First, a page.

To be eligible for nomination into the Rock and Roll Hall of Fame, an act must have released its first single or album at least 25 years prior to the year of nomination. This year’s nominees had to release their first single no later than 1984.
They are one of the biggest-selling acts in pop-history – and if Stockholm is now a hit-making mecca, it’s because ABBA first put Sweden on rock’s global map. The four members came together in enchanting, late-1960s post-Euro-hippie fashion – initialed for the two couples, Agnetha ‘Anna’ Fältskog and Björn Ulvaeus; and Benny Andersson and Anni-Frid ‘Frida’ Lyngstad. ABBA was a dominant music force throughout the 70’s, and world-wide licensing deals made Polar Music the second biggest corporation in Sweden. Bjorn and Benny’s studio finesse over the course of ABBA’s eight studio LPs drew wide praise from pure pop punks and New Wavers for whom ABBA became a guilty pleasure. They went their solo ways in 1982, but tribute albums and the boffo musical Mamma Mia are keeping ABBA on permanent display.
Her powerful gospel sound was developed singing in her father’s church in East L.A. At 16, Darlene sang at a wedding where two of the bridesmaids asked her to join their vocal group, The Blossoms. They quickly established a major presence in the L.A. session scene doing backgrounds for artists such as Sam Cooke. Darlene caught the attention of young genius record producer Phil Spector and he made her one of the cornerstones of his “Wall of Sound” under various names (The Crystals, Bob B. Soxx & the Blue Jeans, and of course, Darlene Love). She sang lead on a string of hits, earning an important place on the landscape of 60’s rock ‘n’ roll. She continues to have a prolific singing career, having starred on Broadway, and in recent years has returned to her gospel roots.
Raised in the church, rooted in gospel, LaDonna Andrea Gaines would become Donna Summer, the undisputed “Queen of Disco.” In 1975, “Love To Love You Baby” began a long-term association with Munich-based songwriters and producers Giorgio Moroder and Pete Bellotte. Summer made history from 1979-1980 as the only artist ever to have three consecutive multi disc albums all hit #1: Live and More, Bad Girls and On The Radio. Her first U.S. recorded LP, the self-titled Donna Summer, produced by Quincy Jones in 1982 featured Bruce Springsteen and other notable rock contributors. “She Works Hard For The Money” kept Summer at the top of the charts in 1983, followed by the top 10 hit “This Time I Know It’s Real” in 1989. Endless covers and sampling of her music proves that Summer’s contribution remains compelling and classic.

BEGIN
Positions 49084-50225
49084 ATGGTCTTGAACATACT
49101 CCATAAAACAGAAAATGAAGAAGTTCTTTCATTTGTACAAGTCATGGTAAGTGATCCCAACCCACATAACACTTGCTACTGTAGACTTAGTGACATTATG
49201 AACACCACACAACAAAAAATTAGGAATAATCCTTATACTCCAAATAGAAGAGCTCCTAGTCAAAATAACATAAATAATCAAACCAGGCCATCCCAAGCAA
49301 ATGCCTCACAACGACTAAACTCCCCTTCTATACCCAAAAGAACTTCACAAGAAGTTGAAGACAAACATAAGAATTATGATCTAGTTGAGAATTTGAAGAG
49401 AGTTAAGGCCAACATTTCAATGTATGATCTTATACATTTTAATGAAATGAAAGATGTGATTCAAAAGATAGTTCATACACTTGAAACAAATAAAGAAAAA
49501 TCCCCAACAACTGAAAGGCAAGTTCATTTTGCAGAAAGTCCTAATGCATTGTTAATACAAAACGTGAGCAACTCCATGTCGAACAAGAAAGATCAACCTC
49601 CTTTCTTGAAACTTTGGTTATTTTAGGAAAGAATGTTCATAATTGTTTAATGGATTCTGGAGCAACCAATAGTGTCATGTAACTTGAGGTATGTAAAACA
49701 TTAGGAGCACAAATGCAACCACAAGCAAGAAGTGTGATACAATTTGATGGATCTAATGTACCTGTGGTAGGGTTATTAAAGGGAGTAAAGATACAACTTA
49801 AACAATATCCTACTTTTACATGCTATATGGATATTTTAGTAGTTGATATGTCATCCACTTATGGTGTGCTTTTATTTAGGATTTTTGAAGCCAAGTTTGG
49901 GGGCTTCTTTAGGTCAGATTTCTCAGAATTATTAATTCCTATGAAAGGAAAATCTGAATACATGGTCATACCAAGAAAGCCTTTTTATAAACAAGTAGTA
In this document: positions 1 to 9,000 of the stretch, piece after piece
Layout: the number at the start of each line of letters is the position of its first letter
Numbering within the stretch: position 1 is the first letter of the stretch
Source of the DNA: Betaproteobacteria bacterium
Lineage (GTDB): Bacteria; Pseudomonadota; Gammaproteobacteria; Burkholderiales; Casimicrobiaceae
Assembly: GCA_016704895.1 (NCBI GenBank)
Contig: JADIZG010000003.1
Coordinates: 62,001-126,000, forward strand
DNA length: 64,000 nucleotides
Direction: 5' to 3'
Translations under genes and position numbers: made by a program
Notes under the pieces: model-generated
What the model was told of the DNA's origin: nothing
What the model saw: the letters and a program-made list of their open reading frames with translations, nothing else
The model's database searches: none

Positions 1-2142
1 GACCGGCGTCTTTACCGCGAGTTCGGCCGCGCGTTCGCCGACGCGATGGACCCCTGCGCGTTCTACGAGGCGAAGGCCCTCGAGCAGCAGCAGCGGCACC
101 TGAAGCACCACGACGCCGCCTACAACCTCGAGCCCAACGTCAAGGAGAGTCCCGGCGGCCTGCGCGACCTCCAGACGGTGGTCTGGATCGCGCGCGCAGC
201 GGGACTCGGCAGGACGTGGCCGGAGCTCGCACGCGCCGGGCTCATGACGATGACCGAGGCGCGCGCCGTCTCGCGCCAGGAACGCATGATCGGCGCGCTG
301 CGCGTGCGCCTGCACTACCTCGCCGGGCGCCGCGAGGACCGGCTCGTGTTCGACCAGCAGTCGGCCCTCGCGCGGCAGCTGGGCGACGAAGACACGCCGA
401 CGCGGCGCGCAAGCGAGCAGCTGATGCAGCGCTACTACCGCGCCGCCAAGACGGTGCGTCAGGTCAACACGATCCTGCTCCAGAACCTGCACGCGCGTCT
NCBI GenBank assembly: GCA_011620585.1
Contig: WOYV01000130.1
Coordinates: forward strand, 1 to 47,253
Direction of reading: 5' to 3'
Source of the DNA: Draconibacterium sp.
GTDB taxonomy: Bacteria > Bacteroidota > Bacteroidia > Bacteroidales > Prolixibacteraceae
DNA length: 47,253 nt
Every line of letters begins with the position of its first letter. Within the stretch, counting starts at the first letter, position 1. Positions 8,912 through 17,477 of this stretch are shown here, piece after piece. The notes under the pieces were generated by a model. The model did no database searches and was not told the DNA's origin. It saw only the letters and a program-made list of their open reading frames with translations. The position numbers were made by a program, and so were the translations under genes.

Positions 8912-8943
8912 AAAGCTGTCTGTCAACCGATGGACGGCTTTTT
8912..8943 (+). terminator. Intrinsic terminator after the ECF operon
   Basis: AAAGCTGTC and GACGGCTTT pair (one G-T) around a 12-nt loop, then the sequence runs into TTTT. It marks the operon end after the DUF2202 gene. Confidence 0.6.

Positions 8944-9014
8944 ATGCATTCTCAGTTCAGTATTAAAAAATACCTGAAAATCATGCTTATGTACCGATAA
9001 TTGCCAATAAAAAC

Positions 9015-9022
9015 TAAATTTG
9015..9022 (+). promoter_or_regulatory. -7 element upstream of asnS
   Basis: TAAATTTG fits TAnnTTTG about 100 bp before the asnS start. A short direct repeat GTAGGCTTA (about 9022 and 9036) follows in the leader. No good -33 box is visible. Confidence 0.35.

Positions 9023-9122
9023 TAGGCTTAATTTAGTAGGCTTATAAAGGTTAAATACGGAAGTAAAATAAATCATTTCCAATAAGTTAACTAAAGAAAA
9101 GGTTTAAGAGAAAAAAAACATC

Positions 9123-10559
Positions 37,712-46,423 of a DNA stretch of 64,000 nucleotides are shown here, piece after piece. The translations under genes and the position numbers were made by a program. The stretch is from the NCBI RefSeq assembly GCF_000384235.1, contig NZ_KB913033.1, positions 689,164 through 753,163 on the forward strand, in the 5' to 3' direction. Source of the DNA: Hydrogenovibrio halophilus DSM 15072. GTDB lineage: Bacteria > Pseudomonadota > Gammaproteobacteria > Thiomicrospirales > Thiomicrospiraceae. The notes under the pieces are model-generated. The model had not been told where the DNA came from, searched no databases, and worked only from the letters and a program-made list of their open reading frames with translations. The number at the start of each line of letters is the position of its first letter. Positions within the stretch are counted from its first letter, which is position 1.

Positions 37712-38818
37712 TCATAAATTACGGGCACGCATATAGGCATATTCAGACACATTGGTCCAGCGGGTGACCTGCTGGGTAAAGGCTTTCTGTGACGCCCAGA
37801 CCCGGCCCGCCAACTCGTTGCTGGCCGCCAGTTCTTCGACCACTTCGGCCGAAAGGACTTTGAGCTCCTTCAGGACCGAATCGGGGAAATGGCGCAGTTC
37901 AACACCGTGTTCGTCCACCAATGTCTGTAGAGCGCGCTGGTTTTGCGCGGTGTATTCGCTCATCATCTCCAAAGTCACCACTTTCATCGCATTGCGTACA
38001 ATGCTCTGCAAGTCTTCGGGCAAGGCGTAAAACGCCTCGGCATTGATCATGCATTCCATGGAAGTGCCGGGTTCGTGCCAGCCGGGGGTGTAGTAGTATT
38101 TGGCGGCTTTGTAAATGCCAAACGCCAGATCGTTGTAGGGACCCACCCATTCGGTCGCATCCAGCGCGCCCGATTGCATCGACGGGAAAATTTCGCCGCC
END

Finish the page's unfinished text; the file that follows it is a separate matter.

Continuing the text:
Almost no group in rock history has had such a long and varied career as Genesis, who began as a cult art-rock band in England in the late 1960’s and went on to pack stadiums across the globe in the 1980’s, 1990’s and on their 2007 reunion tour. In the early 1970’s frontman Peter Gabriel shocked audiences and grabbed headlines by taking the stages in outrageous costumes and occasionally even levitating about the audience. Their music was equally innovative, and early albums Selling England By The Pound and The Lamb Lies Down On Broadway are two of the most acclaimed prog-rock albums in the history of the genre. In 1975 Gabriel left the band to pursue a solo career and drummer Phil Collins stepped out from behind the kit to take over. The band experienced many more hits and successful worldwide tours over the next 30 years.
Very few single albums can be said to have changed music forever. Jimmy Cliff’s The Harder They Come is one. The album – and the movie that spawned it – introduced reggae to a worldwide audience and changed the image of the genre from cruise ship soundtrack to music of rebellion and inspiration. “Sitting in Limbo,” “The Harder They Come,” “You Can Get It If You Really Want,” and “Many Rivers to Cross” made Jimmy Cliff the first international reggae superstar and created the model that Bob Marley would soon follow. A beautifully gifted singer and a uniquely influential songwriter, Jimmy Cliff has made a profound impact on rock and pop music all over the world for 40 years.
Few bands short of The Beatles inspired more kids to pick up the guitar than KISS. With their signature make-up, explosive stage show and anthems like “Rock and Roll All Night” and “Detroit Rock City,” they are the very personification of rock stars. Original members Ace Frehley, Peter Criss, Paul Stanley and Gene Simmons came together in New York in 1972. While their first two records didn’t generate many sales, they quickly gained a national following for their bombastic, pyro-filled stage show. Their 1975 live disc Alive! captured that energy and reached number nine on the charts, quickly making them one of the most popular bands of the 1970’s — scoring countless hit singles, sold-out tours and appearing everywhere from comic books to lunch boxes to their very own TV movie. They continue to perform sold out concerts around the world.